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What is a Toxic Tour?
A Toxic Tour highlights specific locations where inadequate urban planning and poor decision-making by city officials negatively impact health and environmental outcomes for a given community. These sites contribute to the perpetuation of environmental injustice. The goal of the tour is to raise public awareness about these sites in an effort to motivate local, state, and federal officials to take action in shutting them down or take steps toward remediation. The Justice40rward ACAT & Fairbanks Tour highlights several areas of concern in the Fairbanks area.
Justice 40rward Fairbanks Area Toxic Tour Sites
North Pole Refinery operated between 1977 and 2014 using North Slope crude oil from the Trans-Alaska pipeline to make jet fuel for Eielson Air Force Base, heating fuel, and gasoline. Operations at the refinery resulted in numerous spills and leaks of hazardous industrial chemicals, including sulfolane, per- and polyfluoroalkyl substances (PFAS), contaminated wastewater, and petroleum products. The contaminated groundwater plume extends at least 3.5 miles beyond the fenceline and is spreading to the north-northwest. It is about two miles wide and reaches a depth of over 300 feet, one of the largest contaminated groundwater plumes in the state. The plume is contaminating hundreds of wells and the drinking water of more than 7,000 people in North Pole, some of whom unknowingly drank the polluted water for over two decades. The most recent owner of the refinery, Flint Hills Resources Alaska, is a Koch Industries subsidiary.
Kimberly Lake is located northwest and downgradient of the North Pole Refinery. The Alaska Department of Environmental Conservation found that lake waters were contaminated with PFAS in 2018. Elevated levels of PFAS found in fish caused the Alaska Department of Fish and Game to issue an emergency order in April 2019 that closed the lake to fishing, and it is now restricted to catch-and-release only.
Eielson Air Force Base (EAFB) was established in 1944 and remains an active military base encompassing 19,700 acres. In 1989, the EPA included EAFB on the National Priorities List (NPL) of federal Superfund sites and among the most polluted sites in the nation. A 1994 assessment found 66 source areas of contamination. Operations at the base polluted groundwater with contaminants, including lead, trichloroethylene (TCE), tetrachloroethylene (PCE), benzene, and PFAS. Soils and surface waters are contaminated with solvents, fuels, used oils, and PFAS-containing firefighting foams. At Garrison Slough, polychlorinated biphenyls (PCBs) and pesticides contaminate soils and sediments. Several lakes on base are closed to fishing because of PFAS contamination, including Polaris, Bear, and Moose Lakes. PFAS migrates off base and contaminates Moose Creek, Bathing Beauty Pond, and Piledriver Slough—these are all closed to fishing.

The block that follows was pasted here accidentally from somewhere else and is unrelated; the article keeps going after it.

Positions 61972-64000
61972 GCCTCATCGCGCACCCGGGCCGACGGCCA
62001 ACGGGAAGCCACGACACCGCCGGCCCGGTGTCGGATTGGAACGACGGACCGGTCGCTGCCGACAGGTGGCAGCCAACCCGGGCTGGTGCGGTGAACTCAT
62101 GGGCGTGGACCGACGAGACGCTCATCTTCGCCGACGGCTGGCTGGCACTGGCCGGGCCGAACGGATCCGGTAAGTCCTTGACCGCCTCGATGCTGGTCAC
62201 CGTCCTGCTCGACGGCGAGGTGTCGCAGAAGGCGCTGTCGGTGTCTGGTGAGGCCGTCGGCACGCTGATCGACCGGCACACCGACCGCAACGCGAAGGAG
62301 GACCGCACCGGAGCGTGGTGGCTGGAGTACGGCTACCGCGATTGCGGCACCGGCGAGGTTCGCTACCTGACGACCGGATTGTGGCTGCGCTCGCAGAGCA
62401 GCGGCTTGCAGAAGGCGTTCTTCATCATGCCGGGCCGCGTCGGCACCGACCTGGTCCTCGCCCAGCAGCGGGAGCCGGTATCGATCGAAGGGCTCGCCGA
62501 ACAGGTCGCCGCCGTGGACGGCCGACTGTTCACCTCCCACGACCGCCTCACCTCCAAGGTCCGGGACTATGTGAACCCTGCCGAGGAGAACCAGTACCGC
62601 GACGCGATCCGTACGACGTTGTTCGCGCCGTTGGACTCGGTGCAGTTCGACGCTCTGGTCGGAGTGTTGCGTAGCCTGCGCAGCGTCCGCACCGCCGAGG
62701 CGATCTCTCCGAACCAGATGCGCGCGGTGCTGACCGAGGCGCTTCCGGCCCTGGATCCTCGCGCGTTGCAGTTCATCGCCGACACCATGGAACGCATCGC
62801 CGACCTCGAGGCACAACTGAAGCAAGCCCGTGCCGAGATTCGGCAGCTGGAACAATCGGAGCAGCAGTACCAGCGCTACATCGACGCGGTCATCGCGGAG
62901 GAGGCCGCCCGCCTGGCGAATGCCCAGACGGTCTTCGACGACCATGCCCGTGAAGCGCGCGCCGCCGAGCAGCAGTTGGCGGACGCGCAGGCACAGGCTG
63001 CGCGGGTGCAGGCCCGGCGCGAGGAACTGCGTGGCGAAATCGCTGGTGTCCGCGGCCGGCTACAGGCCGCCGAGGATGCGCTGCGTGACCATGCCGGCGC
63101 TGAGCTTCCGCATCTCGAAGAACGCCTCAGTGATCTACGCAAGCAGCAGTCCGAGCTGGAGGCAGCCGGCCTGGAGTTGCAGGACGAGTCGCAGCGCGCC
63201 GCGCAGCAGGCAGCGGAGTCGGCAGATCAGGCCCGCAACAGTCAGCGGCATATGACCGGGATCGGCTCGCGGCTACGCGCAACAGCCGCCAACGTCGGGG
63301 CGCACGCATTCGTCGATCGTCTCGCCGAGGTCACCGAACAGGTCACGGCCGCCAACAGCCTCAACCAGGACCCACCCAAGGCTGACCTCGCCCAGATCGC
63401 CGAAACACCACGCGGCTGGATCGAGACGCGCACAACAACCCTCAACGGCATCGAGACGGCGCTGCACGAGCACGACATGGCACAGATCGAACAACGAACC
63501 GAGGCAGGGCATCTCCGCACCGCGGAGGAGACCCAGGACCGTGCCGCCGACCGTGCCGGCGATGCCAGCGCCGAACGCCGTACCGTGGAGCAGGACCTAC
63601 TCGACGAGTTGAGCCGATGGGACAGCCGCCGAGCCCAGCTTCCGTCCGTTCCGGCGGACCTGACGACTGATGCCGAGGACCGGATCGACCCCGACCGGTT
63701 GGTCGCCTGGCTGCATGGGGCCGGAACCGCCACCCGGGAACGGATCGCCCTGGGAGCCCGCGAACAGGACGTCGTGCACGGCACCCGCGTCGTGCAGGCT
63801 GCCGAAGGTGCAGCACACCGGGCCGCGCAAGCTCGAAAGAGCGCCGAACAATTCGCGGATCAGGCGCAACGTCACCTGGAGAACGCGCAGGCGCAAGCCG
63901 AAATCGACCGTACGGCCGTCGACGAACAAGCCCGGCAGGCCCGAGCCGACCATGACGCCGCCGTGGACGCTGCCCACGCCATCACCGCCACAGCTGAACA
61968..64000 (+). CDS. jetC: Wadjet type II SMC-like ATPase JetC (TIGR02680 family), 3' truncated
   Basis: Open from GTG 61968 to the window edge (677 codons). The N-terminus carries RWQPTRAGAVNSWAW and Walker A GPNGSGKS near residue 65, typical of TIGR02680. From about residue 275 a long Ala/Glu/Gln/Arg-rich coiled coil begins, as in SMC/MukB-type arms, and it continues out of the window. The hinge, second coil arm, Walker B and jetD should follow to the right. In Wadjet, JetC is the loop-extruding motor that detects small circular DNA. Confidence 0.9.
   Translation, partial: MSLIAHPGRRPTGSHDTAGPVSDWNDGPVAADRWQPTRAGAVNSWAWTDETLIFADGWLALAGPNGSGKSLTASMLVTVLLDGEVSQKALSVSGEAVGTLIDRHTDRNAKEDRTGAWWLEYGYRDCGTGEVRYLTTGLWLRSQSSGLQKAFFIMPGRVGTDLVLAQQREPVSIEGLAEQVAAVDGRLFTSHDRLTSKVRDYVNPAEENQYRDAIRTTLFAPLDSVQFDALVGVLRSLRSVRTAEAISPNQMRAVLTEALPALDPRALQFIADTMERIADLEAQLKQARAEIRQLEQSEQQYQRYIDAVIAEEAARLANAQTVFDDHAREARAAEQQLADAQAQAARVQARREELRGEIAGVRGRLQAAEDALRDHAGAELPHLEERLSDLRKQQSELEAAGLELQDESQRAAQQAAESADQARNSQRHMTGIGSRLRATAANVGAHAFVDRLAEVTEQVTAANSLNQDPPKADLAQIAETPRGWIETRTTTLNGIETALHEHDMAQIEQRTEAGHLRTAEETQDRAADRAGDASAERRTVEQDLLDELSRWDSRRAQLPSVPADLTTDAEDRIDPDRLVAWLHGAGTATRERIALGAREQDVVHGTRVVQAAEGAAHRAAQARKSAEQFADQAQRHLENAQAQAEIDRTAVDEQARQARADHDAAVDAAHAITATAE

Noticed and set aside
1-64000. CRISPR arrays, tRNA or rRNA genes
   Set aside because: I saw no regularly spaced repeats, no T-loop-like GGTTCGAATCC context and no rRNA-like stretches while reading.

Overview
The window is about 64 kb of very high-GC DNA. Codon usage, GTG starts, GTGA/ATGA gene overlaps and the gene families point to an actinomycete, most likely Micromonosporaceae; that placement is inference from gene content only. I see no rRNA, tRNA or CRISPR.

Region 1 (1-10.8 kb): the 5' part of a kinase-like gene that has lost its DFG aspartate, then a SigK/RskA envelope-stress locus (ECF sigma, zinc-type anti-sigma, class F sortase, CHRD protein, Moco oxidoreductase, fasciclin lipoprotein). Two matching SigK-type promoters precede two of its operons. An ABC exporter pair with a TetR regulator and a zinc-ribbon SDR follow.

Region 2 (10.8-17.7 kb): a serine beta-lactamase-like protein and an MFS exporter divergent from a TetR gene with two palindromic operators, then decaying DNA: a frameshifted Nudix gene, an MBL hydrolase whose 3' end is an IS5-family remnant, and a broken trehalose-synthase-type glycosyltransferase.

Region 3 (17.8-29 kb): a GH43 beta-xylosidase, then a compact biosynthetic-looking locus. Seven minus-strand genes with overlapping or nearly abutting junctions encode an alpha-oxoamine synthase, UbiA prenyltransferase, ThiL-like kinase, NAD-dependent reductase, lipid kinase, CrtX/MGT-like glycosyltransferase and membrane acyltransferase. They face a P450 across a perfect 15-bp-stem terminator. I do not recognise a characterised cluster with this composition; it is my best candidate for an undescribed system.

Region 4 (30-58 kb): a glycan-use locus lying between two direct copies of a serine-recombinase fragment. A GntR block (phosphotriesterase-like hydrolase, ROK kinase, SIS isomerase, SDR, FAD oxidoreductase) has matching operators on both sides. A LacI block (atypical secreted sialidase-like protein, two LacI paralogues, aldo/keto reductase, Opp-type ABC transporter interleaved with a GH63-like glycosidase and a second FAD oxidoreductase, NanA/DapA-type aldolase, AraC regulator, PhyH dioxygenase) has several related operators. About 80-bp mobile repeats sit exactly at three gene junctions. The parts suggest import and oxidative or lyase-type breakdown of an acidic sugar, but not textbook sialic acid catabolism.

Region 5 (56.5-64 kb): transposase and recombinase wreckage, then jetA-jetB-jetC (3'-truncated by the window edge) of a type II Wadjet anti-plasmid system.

Community of Moose Creek: Approximately 750 people live in the community of Moose Creek, located adjacent to Eielson Air Force Base. The Air Force used aqueous film-forming foams (AFFF) containing PFAS for firefighting training beginning in the 1980s. PFAS contamination migrated off base in groundwater, polluting both municipal and private drinking water wells. In 2015, the Air Force began sampling residential wells and found levels that exceeded EPA health guidelines. An exposure assessment study conducted by the Centers for Disease Control and the Agency for Toxic Substances and Disease Registry analyzed blood samples from 88 people living in 48 households. The study, published in 2022, found that levels of two PFAS (PFHxS and PFOS) were up to 7.7 times the national levels on an average age-adjusted basis.
U.S. Ecology Incinerator is located one mile from Eielson Air Force Base and burns soils contaminated with petroleum compounds and PFAS. OIT, Inc. established the Moose Creek incineration facility in 1990 to “thermally remediate” contaminated soils and other materials. In April 2019, it was acquired by NRC Alaska LLC. and incineration of PFAS-contaminated soil began in May 2019. Sampling in test trials revealed releases of hydrogen fluoride and PFAS substances in air emissions from the facility. The presence of PFAS in treated soils also demonstrated incomplete combustion of the PFAS-contaminated soils. Permitting decisions were made without adequate data concerning incomplete combustion, air quality implications, and potential cumulative effects on the health of the surrounding community.
Fort Wainwright encompasses 900,000 acres and is located on the eastern boundary of Fairbanks. It was established in 1938 to train soldiers and test equipment in arctic conditions. Past operations contaminated ground water, soil, and sediments. The Chena River flows through the contaminated area of Fort Wainwright and is important for subsistence, recreation, and sport fishing. EPA designated Fort Wainwright on the National Priorities List (NPL) as a Superfund site in 1990. Contaminants include solvents, PFAS, pesticides, herbicides, polychlorinated biphenyls (PCBs), explosive compounds, and petroleum-based substances.
Other toxic sites on the tour:
- Coal combustion facilities (Aurora Energy in downtown Fairbanks and the University of Alaska coal-fired power plant) and toxic coal ash disposal sites in and around Fairbanks.
- Trans-Alaska Pipeline as it traverses along the Steese Highway.
- Legacy mine sites and the proposed Manh Choh Mine transportation route along the Steese Highway.
Fox Spring: The Fox Spring is a historical and traditional water source that currently provides free, safe potable water to about 2,000 local residents year-round who depend on the spring as their sole and/or preferred drinking water source. It is maintained and routinely tested through funds raised by a local non-profit group, Friends of Fox Spring.